How Fast Can You Learn Spanish?

Learning a language is an enormous challenge that can take months or years and never really ends once you’ve reached a high proficiency level. This makes answering the question ‘How fast can you learn Spanish?’ less than straightforward.

It first makes sense to define what is meant by “learn”. The word doesn’t imply fluency necessarily.

A critical point in the language learning process is when you can comfortably have conversations with native speakers. It doesn’t mean that you can make conversation in every topic that comes up, but you’re comfortable communicating in general. Let’s call this conversational fluency.

Conversational fluency is going to be reached at an upper intermediate or B2 level. This is the level we’ll consider to be the point where you’ve “learned” a language.

Now let’s get into the question ‘How fast can you learn Spanish?’ I’ll answer it based on my own recent experience learning the language.

I began studying Spanish in the first week of June 2021 and have been studying for roughly a month as I write this. My progress has surprised me, although I’m struggling through conversations with my Spanish tutor, I can still confidently call them conversations.

The quick progress that I’m making is due largely to my knowledge of Portuguese and the large amount of shared vocabulary between the two languages.

Seeing my progress has made me consider the question ‘How fast can I learn Spanish?’ or become conversationally fluent.

There are two main inputs to consider when predicting my progression. Those inputs are the amount of time I spend on the language and the tools or resources I use to learn.

Since I began studying Spanish, I’ve taken 17 hours of lessons with a tutor on italki and have had maybe an additional 20 hours of informal speaking practice if I were to make an educated guess. On top of that I’ve maybe spent roughly 20 minutes a day on average studying Spanish on LingQ. There has also been some additional exposure to the language like watching sports broadcasts in Spanish or flipping through phrasebooks.

A snapshot of the Lingq interface displaying content from the Spanish podcast Radio Ambulante by NPR

The amount of time I’ve put into the language has been somewhat idealistic.

Typically, when actively studying a language, I aim to have a weekly lesson on italki and spend on average 20 minutes reading on LingQ every day. This is what I often did with Portuguese in the first year I studied it, but in the long run I likely averaged 2 or 3 hours of italki lessons per week.

In addition to that, I also spent roughly 3 months in Brazil where I often had opportunities to practice Portuguese. Only after 15 months did I consider myself conversationally fluent. I say this because it was at that time, while at a churrasco (BBQ in English) in Brazil, I realized that I could follow and participate in group conversations with native speakers confidently.

It’s difficult to say for sure how quickly I can reach this level of proficiency in Spanish but the number that continues to come to mind is 3 months. The number is somewhat arbitrary but seems realistic or at least not out of the question to me when I consider the progress that I’ve made in my first month.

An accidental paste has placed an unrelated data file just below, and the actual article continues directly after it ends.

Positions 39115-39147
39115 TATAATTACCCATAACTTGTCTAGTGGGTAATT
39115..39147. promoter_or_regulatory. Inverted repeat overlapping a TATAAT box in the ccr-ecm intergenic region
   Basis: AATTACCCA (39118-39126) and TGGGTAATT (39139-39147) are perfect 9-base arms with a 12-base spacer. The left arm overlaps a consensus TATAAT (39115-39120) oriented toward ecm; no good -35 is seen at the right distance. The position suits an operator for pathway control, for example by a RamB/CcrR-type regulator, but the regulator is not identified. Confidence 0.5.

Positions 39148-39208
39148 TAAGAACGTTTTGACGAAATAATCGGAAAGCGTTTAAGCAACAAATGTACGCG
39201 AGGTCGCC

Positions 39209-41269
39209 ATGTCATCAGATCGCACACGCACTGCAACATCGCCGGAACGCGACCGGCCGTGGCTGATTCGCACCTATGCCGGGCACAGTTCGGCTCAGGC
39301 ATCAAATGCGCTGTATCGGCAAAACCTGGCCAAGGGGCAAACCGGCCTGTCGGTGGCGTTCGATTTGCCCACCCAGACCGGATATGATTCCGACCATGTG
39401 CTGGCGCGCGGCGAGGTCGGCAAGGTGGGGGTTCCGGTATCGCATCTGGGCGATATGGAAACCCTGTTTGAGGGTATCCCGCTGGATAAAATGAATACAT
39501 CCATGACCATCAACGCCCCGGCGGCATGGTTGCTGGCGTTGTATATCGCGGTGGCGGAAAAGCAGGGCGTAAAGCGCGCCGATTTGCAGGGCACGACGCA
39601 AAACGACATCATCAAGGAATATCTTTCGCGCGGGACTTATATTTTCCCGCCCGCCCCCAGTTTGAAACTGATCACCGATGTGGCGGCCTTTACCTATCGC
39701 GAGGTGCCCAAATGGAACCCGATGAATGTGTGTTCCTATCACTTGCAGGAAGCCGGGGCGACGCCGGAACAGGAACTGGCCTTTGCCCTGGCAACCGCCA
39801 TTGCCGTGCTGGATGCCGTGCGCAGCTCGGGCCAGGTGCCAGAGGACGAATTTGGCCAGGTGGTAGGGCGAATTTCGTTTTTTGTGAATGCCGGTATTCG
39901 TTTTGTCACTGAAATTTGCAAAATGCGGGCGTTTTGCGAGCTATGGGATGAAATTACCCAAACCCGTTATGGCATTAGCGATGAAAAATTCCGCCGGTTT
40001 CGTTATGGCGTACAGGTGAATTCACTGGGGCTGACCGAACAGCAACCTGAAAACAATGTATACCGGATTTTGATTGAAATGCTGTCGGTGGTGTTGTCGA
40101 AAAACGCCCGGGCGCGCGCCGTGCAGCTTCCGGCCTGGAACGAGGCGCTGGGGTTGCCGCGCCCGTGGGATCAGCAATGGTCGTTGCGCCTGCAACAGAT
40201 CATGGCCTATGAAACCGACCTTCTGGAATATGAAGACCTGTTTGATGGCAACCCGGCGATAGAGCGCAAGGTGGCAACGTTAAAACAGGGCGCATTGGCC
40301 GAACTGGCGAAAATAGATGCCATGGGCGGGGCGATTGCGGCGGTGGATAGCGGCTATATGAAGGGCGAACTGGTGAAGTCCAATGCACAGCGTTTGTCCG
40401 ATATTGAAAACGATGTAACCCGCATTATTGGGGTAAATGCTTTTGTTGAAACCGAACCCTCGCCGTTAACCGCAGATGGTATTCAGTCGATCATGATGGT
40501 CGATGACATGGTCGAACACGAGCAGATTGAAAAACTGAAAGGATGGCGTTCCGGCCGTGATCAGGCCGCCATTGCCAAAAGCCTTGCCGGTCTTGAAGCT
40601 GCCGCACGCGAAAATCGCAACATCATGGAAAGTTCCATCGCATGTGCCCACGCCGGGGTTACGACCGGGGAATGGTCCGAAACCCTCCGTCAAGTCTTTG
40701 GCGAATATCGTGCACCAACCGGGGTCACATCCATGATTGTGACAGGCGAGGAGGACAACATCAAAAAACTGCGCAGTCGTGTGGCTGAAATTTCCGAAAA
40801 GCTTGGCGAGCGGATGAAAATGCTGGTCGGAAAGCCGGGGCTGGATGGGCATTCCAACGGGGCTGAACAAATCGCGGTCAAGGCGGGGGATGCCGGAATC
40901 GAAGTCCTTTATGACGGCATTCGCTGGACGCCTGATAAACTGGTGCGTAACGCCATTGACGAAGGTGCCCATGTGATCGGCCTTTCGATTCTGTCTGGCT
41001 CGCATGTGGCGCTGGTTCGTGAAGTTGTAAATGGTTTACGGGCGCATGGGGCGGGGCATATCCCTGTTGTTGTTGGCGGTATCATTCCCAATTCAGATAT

The biggest differentiating factor in this case is the fact that I could already understand some degree of Spanish vocabulary before I even began studying it.

Although I couldn’t speak Spanish a month ago my listening comprehension was maybe at a low intermediate B1 level, after learning Portuguese I would already occasionally catch bits of Spanish conversations while out in public.

My reading comprehension was at an upper intermediate, B2, level from the start. Cognates are even more visible when reading because pronunciation isn’t a factor. These are big reasons why I’ve excelled with a large amount of speaking practice.

For someone that doesn’t have a serious background in a romance language, I think becoming conversationally fluent with Spanish in 12 months with a routine similar to what I had with Portuguese is a realistic expectation. There are some features of Portuguese that might take it longer to learn like pronunciation, however, in practice they might end up being trivial.

Many Americans as well as people in other countries have had some experience learning Spanish and that’s also likely to translate into lower required study hours.

The amount of experience you’ve had learning languages is also likely to be a factor. You get a better sense of what techniques and methods work best for you each time you learn a new foreign language.

How quickly can you learn Spanish? The answer isn’t straightforward, but to summarize, if you already know a romance language then 3 months is a realistic timeline to conversational fluency if you work at it. 12 months or 1 year with consistent practice can be enough time to learn the language for someone that speaks English but not any romance languages.

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